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Bomarea acutifolia F&M 130

Bomarea acutifolia F&M 130

From the Sierra Chiconquiaco, Veracruz, Mexico at 1800m. A climbing Alstroemeria relative with terminal clusters of narrow, tubular, bright orange flowers with paler, dark spotted interiors on herbaceous twining stems, reaching 2m + high with suitable support. Very showy scarlet seeds. Best in humus rich soil in sun/semi-shade, mulched over for winter.

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Bomarea caldasii

Bomarea caldasii

A South American, herbaceous twining climber resembling, and closely related to, Alstroemeria, growing 2m + high. Clusters of tubular flowers with flared mouths, borne at the ends of the shoots in late summer, are orange-red on the outside with a yellow interior flecked brown. Mulch over in winter.

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Bomarea multiflora (new)

Seed raised from a plant originally found at 3100m in Ecuador, this is closely related to B. caldasii, though has larger, more crowded heads of orange flowers; the throats a lighter orange with dark speckles. Flowers form at the end of climbing shoots in late summer. A striking and rarely grown climber, best mulched over in winter. Sun.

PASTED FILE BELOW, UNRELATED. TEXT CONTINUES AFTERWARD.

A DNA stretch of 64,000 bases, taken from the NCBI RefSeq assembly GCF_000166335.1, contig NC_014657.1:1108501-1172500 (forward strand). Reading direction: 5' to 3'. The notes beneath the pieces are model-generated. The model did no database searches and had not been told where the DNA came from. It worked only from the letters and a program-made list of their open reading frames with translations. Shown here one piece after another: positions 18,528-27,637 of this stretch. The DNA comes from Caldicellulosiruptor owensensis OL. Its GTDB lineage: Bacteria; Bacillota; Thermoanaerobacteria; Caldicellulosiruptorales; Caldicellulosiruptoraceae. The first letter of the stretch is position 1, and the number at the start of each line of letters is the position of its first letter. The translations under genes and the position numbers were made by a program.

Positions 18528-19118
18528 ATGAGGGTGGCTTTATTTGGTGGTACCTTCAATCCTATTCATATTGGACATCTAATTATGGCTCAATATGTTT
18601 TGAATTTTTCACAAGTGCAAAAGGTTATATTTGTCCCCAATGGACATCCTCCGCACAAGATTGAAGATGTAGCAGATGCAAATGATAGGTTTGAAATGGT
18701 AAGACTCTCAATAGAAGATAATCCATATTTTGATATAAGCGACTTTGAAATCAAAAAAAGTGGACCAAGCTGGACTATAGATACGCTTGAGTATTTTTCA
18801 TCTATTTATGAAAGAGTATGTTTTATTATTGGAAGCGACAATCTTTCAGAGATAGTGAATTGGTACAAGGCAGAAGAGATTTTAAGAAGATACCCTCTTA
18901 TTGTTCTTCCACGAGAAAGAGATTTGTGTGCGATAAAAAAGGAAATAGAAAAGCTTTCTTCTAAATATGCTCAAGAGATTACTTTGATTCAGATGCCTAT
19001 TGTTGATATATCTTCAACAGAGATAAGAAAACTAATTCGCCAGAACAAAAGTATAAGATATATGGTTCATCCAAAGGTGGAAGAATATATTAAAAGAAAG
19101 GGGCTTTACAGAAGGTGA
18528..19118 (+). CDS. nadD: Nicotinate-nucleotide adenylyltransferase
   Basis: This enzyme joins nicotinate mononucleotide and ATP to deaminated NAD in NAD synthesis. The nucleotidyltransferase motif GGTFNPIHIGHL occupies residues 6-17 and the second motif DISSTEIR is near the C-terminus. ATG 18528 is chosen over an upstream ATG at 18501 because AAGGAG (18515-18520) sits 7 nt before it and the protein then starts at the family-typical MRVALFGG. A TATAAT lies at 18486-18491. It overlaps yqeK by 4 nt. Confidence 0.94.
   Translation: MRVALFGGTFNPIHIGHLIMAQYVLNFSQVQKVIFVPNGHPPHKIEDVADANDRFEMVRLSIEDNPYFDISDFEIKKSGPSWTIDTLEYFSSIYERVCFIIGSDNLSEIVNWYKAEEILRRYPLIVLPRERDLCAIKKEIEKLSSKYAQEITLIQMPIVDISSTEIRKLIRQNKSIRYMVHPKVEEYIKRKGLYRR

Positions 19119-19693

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Clematis aff. tongluensis

From 2900m in Kachin State, Far NW Burma. A rarely seen Himalayan species of restricted distribution, this relatively small growing species has C. montana-like foliage. Distinctly long stalked white flowers with elegant lanceolate petals and contrasting purple tipped stamen are seen from June to October. Demanding of a cool root run; never too dry.

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Clematis fasciculiflora L657

Clematis fasciculiflora L657

Rare, beautiful and distinct, this evergreen climber from China usually has foliage attractively marked with a silvery blotch and bears it's fragrant, bell shaped, white flowers in late winter/early spring. New shoots appear red-purple with bronze-red foliage and eventually reach about 6m with suitable support. I have used it to cover a sunny 2m wall.